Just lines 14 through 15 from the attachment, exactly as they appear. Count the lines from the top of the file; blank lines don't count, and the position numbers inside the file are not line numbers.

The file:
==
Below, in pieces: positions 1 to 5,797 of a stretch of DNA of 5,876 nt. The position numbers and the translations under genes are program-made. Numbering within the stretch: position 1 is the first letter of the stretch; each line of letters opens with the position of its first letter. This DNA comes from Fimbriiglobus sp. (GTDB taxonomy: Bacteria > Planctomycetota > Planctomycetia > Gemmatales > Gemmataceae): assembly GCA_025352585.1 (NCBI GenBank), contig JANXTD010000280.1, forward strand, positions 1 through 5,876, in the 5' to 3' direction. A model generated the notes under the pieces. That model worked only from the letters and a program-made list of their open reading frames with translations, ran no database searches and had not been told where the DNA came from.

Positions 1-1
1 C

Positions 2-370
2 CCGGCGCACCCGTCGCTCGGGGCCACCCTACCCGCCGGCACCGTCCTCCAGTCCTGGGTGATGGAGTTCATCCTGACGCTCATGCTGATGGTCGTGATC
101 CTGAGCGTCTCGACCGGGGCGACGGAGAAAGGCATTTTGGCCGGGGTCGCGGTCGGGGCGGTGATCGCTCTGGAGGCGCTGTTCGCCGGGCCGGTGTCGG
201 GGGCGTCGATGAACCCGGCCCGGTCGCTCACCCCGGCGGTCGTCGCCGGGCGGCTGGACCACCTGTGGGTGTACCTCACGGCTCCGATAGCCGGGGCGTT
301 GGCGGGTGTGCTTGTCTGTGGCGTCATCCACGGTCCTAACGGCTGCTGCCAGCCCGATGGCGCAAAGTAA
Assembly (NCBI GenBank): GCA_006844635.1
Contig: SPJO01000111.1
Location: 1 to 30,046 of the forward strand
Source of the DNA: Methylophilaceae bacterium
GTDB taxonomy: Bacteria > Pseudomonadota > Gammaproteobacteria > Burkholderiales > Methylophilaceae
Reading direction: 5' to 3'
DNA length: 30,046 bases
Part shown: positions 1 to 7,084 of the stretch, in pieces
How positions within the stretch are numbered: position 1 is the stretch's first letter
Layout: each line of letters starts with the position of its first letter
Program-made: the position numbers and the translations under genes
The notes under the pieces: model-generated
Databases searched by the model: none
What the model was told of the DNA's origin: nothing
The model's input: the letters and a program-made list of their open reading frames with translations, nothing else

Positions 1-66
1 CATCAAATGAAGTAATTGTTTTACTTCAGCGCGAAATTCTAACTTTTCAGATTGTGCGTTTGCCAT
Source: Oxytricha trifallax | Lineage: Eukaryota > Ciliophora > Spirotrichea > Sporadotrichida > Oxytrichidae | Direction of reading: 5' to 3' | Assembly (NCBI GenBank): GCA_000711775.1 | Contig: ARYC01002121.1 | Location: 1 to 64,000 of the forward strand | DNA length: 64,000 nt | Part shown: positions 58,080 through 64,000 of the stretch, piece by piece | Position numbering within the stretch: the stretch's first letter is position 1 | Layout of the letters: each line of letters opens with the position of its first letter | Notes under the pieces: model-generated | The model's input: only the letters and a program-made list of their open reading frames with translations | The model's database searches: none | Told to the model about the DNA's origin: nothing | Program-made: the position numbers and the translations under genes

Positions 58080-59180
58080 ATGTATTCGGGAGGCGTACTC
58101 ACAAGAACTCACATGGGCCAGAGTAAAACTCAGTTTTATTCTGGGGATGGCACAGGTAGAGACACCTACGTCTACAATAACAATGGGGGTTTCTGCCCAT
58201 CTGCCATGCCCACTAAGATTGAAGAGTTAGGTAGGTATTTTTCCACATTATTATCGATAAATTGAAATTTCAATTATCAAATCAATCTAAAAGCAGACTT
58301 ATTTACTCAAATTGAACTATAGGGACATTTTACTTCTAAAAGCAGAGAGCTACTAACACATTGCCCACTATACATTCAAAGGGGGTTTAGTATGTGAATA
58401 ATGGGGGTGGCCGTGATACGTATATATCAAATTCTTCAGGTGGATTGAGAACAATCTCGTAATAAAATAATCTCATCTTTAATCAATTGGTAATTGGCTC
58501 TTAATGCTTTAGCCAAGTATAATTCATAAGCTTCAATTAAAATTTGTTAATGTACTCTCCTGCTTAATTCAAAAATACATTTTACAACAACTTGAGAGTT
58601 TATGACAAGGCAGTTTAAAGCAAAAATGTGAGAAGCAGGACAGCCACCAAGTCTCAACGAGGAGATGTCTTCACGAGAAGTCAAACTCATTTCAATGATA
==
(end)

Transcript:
Reading direction: 5' to 3'
DNA length: 30,046 bases